Speaking regarding this to Prothom Alo, CPD’s research director Khandker Golam Moazzem said, “There was a massive deficit in power generation when the Awami League came to power in 2009. A special law was legislated at the time for rapid power generation and to attract investments. There may be a temporary rationale for this. However, it becomes irrational after achieving the capacity to produce electricity as per the demand. Now the power generation capacity of the country is surplus."
Some of the industrial groups, including Summit Group, United Group, Orion Group, Doreen Group, Mohammadi Group, Hosaf Group, Sikder Group, are at the top among the domestic companies investing in the power sector of the country. These have got the larger portion of the capacity charge. Even the government has to pay the capacity charge to power plants built at joint initiatives of local and foreign investors.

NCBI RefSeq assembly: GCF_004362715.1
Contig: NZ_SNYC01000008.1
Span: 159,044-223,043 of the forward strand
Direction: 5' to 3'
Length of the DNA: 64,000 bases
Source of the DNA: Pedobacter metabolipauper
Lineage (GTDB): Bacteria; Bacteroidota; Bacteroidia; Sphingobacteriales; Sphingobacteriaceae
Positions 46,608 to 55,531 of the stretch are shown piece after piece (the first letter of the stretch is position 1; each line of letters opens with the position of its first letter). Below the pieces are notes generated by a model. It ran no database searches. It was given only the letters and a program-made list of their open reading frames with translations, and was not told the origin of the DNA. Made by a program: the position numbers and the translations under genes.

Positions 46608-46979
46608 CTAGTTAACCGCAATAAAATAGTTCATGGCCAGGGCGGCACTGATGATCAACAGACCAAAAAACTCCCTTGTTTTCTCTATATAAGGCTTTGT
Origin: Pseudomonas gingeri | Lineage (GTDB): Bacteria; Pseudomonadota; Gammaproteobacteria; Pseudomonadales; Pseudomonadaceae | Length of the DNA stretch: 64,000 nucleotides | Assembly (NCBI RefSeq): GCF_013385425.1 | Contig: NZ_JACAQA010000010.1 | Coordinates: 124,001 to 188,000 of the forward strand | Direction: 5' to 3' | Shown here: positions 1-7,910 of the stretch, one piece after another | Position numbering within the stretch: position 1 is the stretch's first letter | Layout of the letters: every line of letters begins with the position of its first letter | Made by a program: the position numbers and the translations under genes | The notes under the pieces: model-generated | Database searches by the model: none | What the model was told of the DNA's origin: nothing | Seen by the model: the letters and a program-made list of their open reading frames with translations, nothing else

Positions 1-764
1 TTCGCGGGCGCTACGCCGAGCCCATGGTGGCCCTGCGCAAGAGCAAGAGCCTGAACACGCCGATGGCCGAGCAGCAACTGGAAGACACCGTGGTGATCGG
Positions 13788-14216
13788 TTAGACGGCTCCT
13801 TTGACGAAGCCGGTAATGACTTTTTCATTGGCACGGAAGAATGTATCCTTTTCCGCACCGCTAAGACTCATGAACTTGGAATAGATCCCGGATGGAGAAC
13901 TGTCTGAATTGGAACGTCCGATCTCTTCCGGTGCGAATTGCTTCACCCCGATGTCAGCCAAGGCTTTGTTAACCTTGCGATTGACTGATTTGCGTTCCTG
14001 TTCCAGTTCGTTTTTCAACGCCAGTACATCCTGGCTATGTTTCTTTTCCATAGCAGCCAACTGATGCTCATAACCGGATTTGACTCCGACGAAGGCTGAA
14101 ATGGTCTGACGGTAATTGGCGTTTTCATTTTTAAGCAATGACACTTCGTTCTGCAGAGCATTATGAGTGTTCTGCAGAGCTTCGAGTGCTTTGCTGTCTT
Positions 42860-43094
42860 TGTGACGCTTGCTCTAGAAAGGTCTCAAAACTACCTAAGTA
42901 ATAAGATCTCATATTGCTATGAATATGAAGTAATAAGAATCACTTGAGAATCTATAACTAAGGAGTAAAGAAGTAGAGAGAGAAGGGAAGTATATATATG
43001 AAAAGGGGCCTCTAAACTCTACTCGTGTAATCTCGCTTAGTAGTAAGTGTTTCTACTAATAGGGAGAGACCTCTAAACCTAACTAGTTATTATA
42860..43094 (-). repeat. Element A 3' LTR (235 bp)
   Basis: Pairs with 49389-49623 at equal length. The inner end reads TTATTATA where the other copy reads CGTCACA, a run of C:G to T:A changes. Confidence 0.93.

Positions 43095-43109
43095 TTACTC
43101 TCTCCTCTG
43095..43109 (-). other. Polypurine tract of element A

The Power Development Board (PDB) is in charge of the purchase agreement to procure electricity from government and non-government power plants. The price of per unit electricity is fixed in USD. The PDB had to bear an additional cost of Tk 120 million in the last one year.
The IMED report says the private power plants are local. Therefore, it’s not logical to ask them to pay in dollars. There will be no solution to the fund crisis in the power and energy sector without stopping the irrational facilities, including high price per unit, capacity and overhauling charges, energy and land at a low cost, easy bank loans and tariff free import.
Quoting PDB, the IMED report says that the agency had incurred a loss of Tk 1,053.29 billion in the last 12 years. The PDB will have to incur a loss of Tk 1165.32 billion in the 2022-23 and 2023-24 fiscal which is more than it was together in the last 12 years.
Indemnity law ‘increasing the loss’